#ThatFridayLinky

  19. I’ve had so many of these moments when I just snap because one of my kids’ behaviour is just so unacceptable and they’ve pushed me and pushed me which sounds like what your little girl was doing to you. And it’s impossible to keep the calm, reasoning, patience so I think sometimes they need to have a bit of old skool temper and sending them to their bedrooms. I usually do this when i just don’t know what else to do and I always feel foul about it afterwards but I do think it’s the only way at times. Parenting is tough and we’re all just trying our best, but I am constantly beating myself up! #ThatFridayLinky

  20. It’s so tough isn’t it- and as a parent you always re-live what you could have done better, calmer or just differently after the event, normally long after the child has forgotten about it.

    I am a great believer in following through with a punishment though and think you did the right thing by not using empty threats.

    Two occasions stand out with my eldest – one was the if you do that again we will leave threat- he did, so we did. The result was 5 crying children and me carrying him out kicking and screaming but he never did it again. The other time was if you don’t stop that you will loose your bedtime story- he lost the story. It has only happened once and I didn’t withhold the cuddle and chat as that is sacred but the story is based on good, sensible behaviour and he realised I meant that.

    I think it’s good for children to realise that behaviour has consequences and as long as they know they are safe, secure and loved it is important for them to know they can’t get away with behaving as they want when it impacts others.

    Sounds to me like you are doing a great job- unfortunately guilt is a fairly major part of the job description! #ThatFridayLinky

  21. This parenting thing is tough and, I suppose, so is ‘childing!’ We too suffer from a consequence that fits the attitude – was that too harsh, too little, did we follow through. I think basically, staying calm (easier typed than reality) and explaining as you did is best. We’ve had shades of that behavior you describe and it is just not okay. Gratitude, empathy and kindness are the big three we come back with. May it only work! #ThatFridayLinky xoxo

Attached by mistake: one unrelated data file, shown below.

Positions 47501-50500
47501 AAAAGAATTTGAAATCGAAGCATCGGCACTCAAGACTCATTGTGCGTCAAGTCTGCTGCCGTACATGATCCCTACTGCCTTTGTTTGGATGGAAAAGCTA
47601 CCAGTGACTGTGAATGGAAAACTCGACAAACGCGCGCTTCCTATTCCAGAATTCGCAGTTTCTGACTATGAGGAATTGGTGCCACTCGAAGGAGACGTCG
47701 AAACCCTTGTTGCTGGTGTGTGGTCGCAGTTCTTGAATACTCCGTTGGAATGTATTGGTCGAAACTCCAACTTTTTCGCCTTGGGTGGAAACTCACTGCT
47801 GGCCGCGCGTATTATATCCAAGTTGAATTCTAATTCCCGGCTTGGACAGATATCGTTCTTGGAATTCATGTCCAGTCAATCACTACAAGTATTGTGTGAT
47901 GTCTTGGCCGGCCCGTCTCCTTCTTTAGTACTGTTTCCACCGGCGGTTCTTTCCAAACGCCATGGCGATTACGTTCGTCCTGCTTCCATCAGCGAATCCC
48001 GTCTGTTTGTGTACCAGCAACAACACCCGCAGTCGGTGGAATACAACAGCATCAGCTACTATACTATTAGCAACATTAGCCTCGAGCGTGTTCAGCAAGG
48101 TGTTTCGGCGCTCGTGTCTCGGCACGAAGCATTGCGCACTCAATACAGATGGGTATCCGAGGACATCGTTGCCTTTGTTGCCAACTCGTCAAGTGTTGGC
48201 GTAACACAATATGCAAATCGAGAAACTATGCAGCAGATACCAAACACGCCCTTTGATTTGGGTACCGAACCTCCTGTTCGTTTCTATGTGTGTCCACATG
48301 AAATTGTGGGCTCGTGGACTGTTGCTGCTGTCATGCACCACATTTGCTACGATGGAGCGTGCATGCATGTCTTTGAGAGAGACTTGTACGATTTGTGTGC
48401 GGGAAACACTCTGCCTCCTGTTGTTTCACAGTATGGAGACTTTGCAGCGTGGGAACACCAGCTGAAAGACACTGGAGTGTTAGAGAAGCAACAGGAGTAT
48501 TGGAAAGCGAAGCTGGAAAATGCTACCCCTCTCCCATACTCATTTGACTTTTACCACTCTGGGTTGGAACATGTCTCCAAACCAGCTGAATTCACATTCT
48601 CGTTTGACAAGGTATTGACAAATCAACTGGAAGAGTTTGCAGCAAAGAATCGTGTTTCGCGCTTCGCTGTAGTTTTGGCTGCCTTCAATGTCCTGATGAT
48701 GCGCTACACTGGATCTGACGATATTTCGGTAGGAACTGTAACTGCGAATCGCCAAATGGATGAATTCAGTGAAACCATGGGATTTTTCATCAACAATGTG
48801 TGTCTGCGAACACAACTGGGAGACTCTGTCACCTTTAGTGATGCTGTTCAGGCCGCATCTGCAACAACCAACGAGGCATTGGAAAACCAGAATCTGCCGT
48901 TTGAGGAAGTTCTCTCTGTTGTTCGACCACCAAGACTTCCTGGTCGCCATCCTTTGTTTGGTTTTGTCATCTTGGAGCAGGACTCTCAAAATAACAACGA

22. We are in the middle of a really testing time with the little man at the moment. I have tried everything from time out to removing toys and you name it, we’ve done it. Nothing seems to work. I just think he is so ready for school now and it’s just a phase we have to ride out. These are all the things they don’t warn you about hey?! #thatfridaylinky

  23. I think you made the right call… you repeatedly remained calm and clear and then after a certain point you ramped it up with threats and followed them through. You told her if she carried on she would go to bed and the toys will be gone. You called her bluff and she learnt the hard way.
    I’d have done the same thing as I think its all about following through with the consequences of their actions.
    Ben has a naughty spot where I sit him when he’s been naughty and Hubby hates it but it works. He now knows when he’s pushing his luck and I don’t want him to think he can be naughty and get away with it! I’ve also put him to bed once as he was a devil, but like you, after about 5-10 minutes of sobbing I had to go in and console him! #thatfridaylinky

  24. All. The. Time.
    Especially if my kids cry! I think its because I can still remember being a kid. If I could forget that I think I’d be tougher…
    Still, I know that I’m not doing them any favors by letting bad behavior slide!

    #thatfridaylinky